Covid chronicles: Coconut magic

Richard Lutz reports on life in lockdown.





Strathcarrick, on the Scottish west coast, is actually split in two: There’s Upper Strathcarrick and Lower Strathcarrick. Upper is actually down by the shoreline. Lower is higher up on the hill. Go figure.

One remarkable difference is that Upper (down by the shore) this time of year is suffused, actually bathed, in the heavy, seductive perfume of coconut. This is because of the acres of yellow flowered gorse that carpets the headlands. Stick your nose in its prickly branches (and beware, they are very prickly) and you might as well be on a South Pacific island, or at least on a Med beach with thousands swathed in factor 34 cocoa butter sunscreen.

Above is a picture  of the gorselands as it looks west to a golden sky near Fort Strathcarrick, now a round headland which once housed a redoubtable Iron Age stronghold.  Maybe the old clans planted the gorse to seduce the unwanted to smash their boats on the rocky Strathcarrick coast. Yes…..well…. maybe not.

Blessed with this spring scent of coconuts, I make my volunteer lockdown delivery rounds, mostly in Lower Strathcarrick. And I do this with the full knowledge that I have finally been allowed to use the locked gate between the McDairmid enclave and the Ross family.

Usually I had to drop the groceries to Granny McDairmid on her ‘wee house’ deck and walk right around to deliver to the Ross Empire. The mystery gate remained locked. “It doesn’t get used,” was the simple comment when I innocently asked. Over at the Ross household, it was more succinct. “They put it up. Not us”.

But recently, there was a sea change. Maybe it was the essence of gorse that lightened the air. The gate is now accessible. As long as I securely bolt it once I return to the McDairmid side of things, I was told. It must remain locked. “Good fences make good neighbours,’ poet Robert Forst wrote. I’ll leave it at that.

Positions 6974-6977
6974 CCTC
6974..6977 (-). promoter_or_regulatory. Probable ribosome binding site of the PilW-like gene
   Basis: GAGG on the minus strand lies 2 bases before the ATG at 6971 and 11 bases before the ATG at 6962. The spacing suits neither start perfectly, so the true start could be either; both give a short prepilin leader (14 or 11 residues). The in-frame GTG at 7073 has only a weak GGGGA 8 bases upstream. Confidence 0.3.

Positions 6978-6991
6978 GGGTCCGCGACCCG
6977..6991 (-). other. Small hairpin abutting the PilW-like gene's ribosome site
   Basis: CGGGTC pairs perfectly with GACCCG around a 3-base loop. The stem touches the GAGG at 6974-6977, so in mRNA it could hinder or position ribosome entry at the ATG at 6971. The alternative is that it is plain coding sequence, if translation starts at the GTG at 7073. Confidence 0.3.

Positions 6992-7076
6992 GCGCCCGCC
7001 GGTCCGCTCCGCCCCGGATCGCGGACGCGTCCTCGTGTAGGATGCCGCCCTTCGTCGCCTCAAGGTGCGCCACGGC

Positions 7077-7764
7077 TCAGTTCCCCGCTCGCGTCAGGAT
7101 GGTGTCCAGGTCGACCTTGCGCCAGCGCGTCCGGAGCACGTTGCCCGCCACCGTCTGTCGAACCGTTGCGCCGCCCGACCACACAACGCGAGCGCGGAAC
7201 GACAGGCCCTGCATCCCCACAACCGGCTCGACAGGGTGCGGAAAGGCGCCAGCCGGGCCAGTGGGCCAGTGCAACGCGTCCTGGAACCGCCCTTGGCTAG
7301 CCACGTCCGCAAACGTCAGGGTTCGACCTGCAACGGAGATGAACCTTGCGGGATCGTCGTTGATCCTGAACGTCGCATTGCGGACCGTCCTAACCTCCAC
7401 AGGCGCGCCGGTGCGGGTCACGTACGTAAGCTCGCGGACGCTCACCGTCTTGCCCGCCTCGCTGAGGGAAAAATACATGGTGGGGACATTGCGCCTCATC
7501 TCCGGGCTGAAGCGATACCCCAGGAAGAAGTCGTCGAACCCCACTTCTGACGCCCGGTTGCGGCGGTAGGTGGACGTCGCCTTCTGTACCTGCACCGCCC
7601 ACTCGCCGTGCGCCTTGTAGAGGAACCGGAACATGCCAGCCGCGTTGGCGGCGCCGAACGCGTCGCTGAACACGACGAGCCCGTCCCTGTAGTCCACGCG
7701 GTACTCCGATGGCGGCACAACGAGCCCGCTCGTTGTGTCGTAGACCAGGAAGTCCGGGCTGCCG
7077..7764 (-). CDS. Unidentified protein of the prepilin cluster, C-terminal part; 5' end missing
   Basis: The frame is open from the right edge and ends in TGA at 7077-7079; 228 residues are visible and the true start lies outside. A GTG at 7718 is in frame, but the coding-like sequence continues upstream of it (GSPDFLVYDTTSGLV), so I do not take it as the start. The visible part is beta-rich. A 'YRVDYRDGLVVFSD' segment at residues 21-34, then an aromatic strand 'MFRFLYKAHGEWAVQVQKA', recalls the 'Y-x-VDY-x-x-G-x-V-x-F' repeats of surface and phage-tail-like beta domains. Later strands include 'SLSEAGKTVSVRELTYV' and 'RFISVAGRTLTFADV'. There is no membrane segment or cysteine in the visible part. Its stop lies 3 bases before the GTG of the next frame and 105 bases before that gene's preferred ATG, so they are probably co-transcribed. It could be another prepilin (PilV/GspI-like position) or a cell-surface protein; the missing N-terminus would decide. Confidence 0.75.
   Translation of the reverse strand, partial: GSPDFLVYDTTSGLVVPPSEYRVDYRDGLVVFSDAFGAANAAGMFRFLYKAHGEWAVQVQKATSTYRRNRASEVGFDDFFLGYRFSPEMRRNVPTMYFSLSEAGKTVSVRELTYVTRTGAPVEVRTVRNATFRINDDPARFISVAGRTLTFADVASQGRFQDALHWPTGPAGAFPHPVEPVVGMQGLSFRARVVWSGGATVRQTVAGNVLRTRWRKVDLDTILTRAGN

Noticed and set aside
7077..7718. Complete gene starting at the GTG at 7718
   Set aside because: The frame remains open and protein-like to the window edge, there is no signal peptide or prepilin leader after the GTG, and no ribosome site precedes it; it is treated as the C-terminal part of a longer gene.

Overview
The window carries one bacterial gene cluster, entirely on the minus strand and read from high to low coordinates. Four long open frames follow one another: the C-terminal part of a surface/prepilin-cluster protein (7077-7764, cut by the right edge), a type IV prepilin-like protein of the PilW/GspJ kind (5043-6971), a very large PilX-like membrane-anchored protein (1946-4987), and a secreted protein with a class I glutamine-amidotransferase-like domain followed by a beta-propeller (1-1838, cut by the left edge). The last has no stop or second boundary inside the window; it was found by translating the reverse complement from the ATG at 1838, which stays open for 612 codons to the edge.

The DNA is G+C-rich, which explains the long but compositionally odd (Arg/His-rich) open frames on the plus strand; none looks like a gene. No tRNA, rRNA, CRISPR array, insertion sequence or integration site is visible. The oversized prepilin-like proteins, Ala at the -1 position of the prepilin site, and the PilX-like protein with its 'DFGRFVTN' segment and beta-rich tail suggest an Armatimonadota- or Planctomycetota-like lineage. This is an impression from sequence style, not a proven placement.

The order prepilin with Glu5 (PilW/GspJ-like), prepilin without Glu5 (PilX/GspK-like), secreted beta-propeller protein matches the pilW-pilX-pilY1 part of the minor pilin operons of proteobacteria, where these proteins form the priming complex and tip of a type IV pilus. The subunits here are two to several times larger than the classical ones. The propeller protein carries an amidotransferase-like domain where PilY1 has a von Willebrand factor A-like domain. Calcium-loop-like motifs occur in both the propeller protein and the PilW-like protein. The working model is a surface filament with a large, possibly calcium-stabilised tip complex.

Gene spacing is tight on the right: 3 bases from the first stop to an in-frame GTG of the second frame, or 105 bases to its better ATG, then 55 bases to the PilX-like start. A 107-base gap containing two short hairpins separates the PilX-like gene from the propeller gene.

Over to Mr Joyce. He is not well and would like a litre of green top milk per diem. Now, that’s a lot, especially to carry. I deliver it. Mrs J greets me at the door and signifies that she’ll let Paul the shopkeeper know when milk is really needed. That’s the final decision.

The next morning, Mr J is at the door. Two bottles of wine are graciously handed to me. I firmly believe it is better to give than to receive. So, I accommodate Mr Joyce’s happy gesture. And hope he feels better of the world by offering me the two bottles. And fine reds they are, too.

2 thoughts on “Covid chronicles: Coconut magic

  1. it sounds lovely up there, all that good air, the sea, damp and cool?
    Is it time for the midges yet?

  2. The flowers down here in Devon are quite stunning at the moment with the patriotic campions, stitchwort and bluebells doing their best.

Comments are closed.